Join the Big Bear Bald Eagle Celebration

It's that time of year, so bundle up and head outdoors, with binocs, to help out the U.S. Forest Service.

What to Know

  • Feb. 9 and March 9
  • Big Bear Discovery Center
  • 8 to 10 a.m. (the count is on from 9 to 10 a.m.)

We're just over a few weeks into 2019, which means that we can, without too much fretting or fear, begin to assess how the resolution-keeping is faring.

Did you promise yourself that you'd get outside more? That you'd savor nature? That you'd take a few day trips, the kind that provide some scenery, some fresh air, and a chance to be away-away from your day-to-day?

Hem not, nor haw, over how firmly you're adhering to your 2019 promises, for there's a way to do all of the above, for just a couple of hours, on a Saturday morning.

Make that two ways, for the Big Bear Bald Eagle Celebration has a couple of dates flapping this way: Feb. 9 and March 9.

How it works? You get to the Big Bear Discovery Center in Fawnskin, for the 8 a.m. start time (yep, you can still show by 8:30, at the latest, but do try and show earlier).

The count is on from 9 to 10 a.m., and during that time you'll watch the skies, or more specifically the trees, for any signs of our majestic national bird.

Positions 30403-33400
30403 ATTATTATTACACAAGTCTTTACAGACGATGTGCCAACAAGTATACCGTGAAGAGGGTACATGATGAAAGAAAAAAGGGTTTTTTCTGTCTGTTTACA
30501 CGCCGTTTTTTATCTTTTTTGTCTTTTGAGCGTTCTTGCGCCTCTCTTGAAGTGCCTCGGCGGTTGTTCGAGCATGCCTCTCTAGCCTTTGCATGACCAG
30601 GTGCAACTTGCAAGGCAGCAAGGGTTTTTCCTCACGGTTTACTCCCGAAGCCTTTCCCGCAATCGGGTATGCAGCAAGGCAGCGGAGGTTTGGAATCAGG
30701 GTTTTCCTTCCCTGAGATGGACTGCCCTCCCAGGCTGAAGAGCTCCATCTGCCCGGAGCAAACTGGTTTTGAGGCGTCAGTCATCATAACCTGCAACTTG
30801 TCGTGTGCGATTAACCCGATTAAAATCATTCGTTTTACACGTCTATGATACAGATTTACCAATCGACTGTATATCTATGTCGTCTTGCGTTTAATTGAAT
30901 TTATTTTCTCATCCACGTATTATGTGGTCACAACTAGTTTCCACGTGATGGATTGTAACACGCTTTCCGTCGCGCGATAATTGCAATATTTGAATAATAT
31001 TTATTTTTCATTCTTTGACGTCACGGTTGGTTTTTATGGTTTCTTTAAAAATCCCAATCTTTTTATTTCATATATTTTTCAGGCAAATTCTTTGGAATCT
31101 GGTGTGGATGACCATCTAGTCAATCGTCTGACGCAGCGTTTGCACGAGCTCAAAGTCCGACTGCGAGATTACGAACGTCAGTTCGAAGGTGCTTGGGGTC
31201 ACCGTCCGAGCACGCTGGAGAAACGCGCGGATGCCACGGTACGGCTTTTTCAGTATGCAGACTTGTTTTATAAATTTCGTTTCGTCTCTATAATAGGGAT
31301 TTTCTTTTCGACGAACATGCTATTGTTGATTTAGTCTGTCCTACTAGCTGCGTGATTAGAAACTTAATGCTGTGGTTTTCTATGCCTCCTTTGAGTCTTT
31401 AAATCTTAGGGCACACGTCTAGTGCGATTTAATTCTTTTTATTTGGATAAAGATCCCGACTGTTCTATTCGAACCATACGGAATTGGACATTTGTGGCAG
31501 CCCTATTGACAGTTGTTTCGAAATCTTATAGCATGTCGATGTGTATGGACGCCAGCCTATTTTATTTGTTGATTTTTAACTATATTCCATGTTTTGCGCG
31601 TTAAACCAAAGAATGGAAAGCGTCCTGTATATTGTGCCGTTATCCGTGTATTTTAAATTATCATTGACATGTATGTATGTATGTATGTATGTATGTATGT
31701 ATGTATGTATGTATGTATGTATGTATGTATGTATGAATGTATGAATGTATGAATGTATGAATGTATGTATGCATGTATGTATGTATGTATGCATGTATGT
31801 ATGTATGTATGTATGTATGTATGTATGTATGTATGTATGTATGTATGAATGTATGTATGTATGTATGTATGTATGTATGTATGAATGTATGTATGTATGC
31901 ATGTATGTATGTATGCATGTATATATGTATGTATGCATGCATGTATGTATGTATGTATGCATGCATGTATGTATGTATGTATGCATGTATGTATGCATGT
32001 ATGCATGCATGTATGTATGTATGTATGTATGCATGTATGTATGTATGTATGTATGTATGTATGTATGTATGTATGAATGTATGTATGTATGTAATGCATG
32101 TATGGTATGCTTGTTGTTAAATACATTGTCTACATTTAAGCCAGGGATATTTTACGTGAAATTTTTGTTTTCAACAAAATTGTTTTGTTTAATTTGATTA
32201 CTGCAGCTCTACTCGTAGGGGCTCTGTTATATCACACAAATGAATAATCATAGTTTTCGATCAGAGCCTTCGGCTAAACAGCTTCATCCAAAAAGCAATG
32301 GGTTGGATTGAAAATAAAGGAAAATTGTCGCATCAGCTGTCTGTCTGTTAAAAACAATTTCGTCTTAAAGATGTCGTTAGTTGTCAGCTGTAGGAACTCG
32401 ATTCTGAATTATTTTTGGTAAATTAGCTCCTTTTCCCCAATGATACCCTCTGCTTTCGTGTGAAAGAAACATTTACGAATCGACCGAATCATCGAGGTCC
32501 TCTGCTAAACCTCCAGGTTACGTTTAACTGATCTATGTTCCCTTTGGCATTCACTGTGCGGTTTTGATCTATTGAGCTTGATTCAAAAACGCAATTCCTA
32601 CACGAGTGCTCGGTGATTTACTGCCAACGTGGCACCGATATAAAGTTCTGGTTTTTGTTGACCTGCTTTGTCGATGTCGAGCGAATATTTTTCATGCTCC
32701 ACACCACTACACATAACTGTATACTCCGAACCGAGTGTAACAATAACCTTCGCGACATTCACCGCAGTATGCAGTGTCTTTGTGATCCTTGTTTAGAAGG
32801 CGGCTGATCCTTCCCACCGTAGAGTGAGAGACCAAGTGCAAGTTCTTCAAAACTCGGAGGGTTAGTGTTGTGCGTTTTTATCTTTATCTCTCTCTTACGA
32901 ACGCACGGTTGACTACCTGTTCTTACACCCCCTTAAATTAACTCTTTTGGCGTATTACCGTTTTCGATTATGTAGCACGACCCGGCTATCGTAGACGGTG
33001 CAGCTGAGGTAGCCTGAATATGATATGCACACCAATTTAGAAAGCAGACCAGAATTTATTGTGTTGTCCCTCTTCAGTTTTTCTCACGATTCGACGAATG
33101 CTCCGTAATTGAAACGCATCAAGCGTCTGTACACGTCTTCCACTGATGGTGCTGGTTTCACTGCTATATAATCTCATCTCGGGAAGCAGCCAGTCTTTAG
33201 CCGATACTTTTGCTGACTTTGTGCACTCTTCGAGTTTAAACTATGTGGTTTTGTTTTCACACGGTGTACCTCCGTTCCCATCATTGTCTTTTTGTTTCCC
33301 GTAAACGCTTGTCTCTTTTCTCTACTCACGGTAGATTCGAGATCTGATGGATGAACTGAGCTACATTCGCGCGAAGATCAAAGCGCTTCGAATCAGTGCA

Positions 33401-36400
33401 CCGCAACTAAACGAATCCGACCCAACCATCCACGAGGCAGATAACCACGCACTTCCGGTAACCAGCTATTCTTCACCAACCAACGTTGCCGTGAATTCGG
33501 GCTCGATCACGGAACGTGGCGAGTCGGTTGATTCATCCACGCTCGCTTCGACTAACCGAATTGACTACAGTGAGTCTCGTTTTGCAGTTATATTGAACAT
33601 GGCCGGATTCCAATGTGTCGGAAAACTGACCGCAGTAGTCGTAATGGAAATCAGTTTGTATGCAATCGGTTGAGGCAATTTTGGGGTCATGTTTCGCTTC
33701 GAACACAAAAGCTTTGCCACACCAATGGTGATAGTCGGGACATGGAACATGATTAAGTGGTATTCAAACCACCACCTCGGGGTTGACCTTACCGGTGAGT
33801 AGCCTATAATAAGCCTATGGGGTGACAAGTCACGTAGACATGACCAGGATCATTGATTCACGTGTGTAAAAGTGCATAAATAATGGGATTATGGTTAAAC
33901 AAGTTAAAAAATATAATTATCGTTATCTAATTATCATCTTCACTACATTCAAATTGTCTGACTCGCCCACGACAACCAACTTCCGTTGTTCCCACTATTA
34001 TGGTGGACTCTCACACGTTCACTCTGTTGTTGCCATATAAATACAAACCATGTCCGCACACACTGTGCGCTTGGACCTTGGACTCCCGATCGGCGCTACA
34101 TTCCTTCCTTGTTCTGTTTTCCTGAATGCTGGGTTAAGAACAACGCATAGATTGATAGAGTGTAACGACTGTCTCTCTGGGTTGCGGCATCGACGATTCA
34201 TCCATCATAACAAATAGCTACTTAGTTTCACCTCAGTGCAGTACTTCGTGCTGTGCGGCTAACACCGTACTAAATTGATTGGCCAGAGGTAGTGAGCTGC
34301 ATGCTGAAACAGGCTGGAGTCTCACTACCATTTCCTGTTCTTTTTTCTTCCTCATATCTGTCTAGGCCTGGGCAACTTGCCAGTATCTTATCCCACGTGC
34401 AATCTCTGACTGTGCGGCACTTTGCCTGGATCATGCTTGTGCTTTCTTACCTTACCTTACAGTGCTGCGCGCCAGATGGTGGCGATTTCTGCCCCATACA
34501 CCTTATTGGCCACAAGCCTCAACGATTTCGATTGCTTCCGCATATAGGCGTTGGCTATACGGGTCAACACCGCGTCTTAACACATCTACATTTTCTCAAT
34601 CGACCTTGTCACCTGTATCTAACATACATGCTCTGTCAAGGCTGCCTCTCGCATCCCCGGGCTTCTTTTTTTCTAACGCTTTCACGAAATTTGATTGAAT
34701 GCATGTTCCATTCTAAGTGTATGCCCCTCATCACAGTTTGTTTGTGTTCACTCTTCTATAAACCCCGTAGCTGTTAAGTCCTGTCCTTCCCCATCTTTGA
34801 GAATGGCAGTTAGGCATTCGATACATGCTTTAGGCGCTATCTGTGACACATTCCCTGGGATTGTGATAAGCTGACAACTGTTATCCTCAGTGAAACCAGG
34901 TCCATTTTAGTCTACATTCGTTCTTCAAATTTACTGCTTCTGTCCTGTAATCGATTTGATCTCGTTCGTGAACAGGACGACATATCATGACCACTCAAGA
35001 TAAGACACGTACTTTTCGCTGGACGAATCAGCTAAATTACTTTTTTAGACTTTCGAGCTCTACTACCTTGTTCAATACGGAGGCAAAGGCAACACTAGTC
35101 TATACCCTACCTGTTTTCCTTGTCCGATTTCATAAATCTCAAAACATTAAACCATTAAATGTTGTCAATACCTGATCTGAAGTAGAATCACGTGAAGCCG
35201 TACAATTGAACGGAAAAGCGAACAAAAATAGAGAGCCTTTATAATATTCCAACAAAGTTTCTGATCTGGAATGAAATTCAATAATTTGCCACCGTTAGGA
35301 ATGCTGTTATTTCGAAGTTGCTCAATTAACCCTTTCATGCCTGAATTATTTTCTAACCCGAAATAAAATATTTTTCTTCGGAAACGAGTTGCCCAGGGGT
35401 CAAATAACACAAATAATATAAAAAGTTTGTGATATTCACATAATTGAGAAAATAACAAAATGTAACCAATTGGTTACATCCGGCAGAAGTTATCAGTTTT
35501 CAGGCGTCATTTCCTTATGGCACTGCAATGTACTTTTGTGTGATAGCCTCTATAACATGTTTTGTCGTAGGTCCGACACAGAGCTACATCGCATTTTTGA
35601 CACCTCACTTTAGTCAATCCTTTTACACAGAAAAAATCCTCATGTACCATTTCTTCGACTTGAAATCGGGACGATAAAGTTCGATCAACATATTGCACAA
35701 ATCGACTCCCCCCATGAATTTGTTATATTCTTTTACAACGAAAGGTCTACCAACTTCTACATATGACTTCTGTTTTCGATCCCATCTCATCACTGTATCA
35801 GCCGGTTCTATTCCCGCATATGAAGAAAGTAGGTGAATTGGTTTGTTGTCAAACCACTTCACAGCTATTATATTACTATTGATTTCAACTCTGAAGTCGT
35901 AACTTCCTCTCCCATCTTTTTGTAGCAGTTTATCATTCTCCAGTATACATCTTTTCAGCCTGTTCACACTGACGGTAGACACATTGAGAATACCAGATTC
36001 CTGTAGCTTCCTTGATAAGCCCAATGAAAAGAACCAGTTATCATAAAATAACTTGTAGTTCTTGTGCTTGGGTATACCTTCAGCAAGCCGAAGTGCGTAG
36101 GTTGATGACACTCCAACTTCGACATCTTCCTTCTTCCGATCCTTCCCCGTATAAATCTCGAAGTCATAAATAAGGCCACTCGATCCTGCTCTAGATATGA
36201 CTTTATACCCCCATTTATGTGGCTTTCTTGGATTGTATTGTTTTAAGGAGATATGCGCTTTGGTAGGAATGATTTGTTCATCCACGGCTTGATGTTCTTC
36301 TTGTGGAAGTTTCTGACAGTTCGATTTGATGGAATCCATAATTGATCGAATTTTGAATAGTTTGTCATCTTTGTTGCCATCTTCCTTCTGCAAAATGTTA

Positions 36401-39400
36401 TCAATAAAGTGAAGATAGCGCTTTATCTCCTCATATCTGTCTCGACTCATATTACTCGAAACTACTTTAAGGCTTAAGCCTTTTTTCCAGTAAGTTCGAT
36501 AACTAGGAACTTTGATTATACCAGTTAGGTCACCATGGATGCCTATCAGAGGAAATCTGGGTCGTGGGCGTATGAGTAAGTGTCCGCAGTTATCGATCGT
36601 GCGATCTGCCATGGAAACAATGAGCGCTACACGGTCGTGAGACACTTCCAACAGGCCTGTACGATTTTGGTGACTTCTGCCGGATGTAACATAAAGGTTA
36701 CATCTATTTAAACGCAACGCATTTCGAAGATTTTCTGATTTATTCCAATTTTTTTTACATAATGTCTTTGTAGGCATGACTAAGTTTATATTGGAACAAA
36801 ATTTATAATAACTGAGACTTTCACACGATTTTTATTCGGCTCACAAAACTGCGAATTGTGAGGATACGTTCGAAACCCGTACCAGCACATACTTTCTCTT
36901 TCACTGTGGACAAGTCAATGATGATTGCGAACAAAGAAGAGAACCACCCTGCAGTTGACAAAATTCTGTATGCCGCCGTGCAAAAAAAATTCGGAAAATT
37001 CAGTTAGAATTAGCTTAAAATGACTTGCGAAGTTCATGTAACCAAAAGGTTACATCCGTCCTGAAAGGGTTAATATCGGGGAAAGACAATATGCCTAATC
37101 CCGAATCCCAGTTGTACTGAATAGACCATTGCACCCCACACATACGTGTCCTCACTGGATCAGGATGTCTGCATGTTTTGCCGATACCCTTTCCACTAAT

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You'll be assisting the U.S. Forest Service as they keep track of bald eagles as they spend these colder weeks around the San Bernardino National Forest.

Indeed, the apt word is "wintering," if you want to break that out. 

For while we humans have a way of wintering in place, bald eagles have a way of alighting in the wooded areas not so far from Los Angeles, at higher elevations, and keeping an eye on how many are seen helps naturalists to maintain records about the eagles' year-to-year numbers, and where they're showing up, too.

Nope, the beautifully beaked flyers don't phone ahead to let us know where they'll go, nor do they post it on the corkboard down at the local coffeehouse.

Rather, many dedicated volunteers head into our regional mountains, each winter, all to have a sighting or two.

Wings crossed, of course.

For more information? Wing your way over to the Big Bear Discovery Center site now.

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